Conspiracy Theories, Holocaust Education, and Other Predictors of Antisemitic Belief

The research also demonstrated that negative sentiments toward Israel, including anti-Israel sentiments rooted in antisemitic conspiracy theories, were held by broad swaths of the American population:

·  Almost half (40 percent) of Americans agreed that Israel treats the Palestinians like the Nazis treated the Jews

·  About a quarter (24 percent) of Americans thought that Israel does not make a positive contribution to the world, and that Israel and its supporters are a bad influence on our democracy

·  Just under a fifth (18 percent) of Americans said they were not comfortable spending time with people who support Israel

Given these findings, researchers further probed where such attitudes and sentiments were coming from, what phenomena did they overlap with, and how did they manifest. If people agreed with more antisemitic tropes or had negative views on Israel, what else did they think, feel, or know about Jews or Israel?

As will be outlined below, researchers found several overarching answers to that question. Generally speaking, respondents who agreed with more anti-Jewish tropes:

·  Knew significantly less about Jews, Judaism, and Jewish history, including under-counting the number of Jews who died in the Holocaust and overestimating the proportional size of the American Jewish community

·  Were somewhat more likely to not have any relationships with Jewish people and/or classify their past experiences with Jews more negatively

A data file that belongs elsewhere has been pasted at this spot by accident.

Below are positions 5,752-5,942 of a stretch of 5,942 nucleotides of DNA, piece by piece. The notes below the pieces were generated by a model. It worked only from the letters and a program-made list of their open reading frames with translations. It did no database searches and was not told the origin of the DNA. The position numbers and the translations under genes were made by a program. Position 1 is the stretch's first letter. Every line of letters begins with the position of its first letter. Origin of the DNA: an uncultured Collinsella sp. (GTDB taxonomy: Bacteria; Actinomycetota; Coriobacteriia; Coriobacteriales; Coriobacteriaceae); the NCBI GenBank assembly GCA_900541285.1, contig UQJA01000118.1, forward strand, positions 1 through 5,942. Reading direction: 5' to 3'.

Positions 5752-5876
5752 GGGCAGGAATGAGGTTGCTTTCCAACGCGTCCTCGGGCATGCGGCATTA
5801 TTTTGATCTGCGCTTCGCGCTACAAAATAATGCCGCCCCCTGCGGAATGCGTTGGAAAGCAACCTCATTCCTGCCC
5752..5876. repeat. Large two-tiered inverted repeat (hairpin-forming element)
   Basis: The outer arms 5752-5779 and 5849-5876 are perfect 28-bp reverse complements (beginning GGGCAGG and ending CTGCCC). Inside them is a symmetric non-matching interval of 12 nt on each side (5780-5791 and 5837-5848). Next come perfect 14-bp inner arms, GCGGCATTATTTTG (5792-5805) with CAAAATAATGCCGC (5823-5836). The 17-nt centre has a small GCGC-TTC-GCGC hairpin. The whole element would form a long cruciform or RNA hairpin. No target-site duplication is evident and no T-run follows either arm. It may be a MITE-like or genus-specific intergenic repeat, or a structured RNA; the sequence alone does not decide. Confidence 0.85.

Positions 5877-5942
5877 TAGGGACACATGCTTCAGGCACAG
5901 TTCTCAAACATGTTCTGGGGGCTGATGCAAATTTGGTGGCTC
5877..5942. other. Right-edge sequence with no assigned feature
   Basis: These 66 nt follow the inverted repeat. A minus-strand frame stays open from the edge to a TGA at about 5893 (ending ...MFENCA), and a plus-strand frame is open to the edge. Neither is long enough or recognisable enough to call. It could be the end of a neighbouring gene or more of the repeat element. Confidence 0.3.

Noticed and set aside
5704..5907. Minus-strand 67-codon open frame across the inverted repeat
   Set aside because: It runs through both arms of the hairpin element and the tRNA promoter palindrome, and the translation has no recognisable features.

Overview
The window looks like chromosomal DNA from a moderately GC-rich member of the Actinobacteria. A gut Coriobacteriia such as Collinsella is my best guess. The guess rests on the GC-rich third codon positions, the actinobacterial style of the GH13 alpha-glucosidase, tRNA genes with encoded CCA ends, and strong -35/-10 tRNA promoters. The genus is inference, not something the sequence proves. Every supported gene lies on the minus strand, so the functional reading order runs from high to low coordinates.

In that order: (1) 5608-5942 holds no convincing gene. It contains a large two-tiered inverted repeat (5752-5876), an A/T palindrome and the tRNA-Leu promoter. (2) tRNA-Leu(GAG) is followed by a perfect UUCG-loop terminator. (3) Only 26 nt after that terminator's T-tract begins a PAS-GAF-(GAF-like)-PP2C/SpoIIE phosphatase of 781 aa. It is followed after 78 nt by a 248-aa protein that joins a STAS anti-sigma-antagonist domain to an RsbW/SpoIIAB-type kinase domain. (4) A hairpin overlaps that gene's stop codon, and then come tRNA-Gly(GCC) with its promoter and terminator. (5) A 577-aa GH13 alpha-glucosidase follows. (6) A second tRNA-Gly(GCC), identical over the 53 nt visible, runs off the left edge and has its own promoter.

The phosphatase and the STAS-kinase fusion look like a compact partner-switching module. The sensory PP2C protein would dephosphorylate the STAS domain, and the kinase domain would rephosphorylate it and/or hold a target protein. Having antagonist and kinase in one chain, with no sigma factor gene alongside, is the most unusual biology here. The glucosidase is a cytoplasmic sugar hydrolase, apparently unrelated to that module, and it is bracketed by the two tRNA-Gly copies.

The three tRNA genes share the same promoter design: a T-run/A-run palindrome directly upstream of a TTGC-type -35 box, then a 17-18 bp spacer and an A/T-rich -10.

·  Were significantly less likely to think that Jews face organized hostility or danger for being Jewish, or that Jew-hatred is a serious or growing problem

·  Broadly, as one of the study’s experiments demonstrated, the term “Jew” has a Whitening effect on how people perceive individuals of ambiguous race. For White Americans, seeing a Jew as “White” (i.e., like them) was associated with believing fewer anti-Jewish tropes. For people of color, there was no significant relationship between perceiving Jews as White and anti-Jewish trope belief

·  Were significantly more likely to believe a range of conspiracy theories, including a conspiracy theory question designed to resemble the Great Replacement Theory

In contrast, researchers found that few of these factors had statistically significant relationships with sentiment toward Israel. Indeed, only one factor, the extent to which a respondent had a negative experience with Jews, was associated with sentiment toward Israel and, even then, it did so marginally. In fact, respondents appear willing to condemn or condone Israel and its supporters largely independent of their level of knowledge about Israel.

Taken together, these findings help draw a new, composite portrait of how people feel about Jews and Israel. This portrait illuminates both key predictors of negative attitudes towards Jews and Israel and critical avenues for future causal research.

This report is the second in a multi-part series based on ADL’s 2022 study with the National Opinion Research Center in partnership with the One8 Foundation. Future reports, to be published in the coming months, will use additional data from the survey to explore how and why anti-Jewish and anti-Israel attitudes spread, as well as in which demographic subgroups antisemitic and anti-Israel sentiments are most common.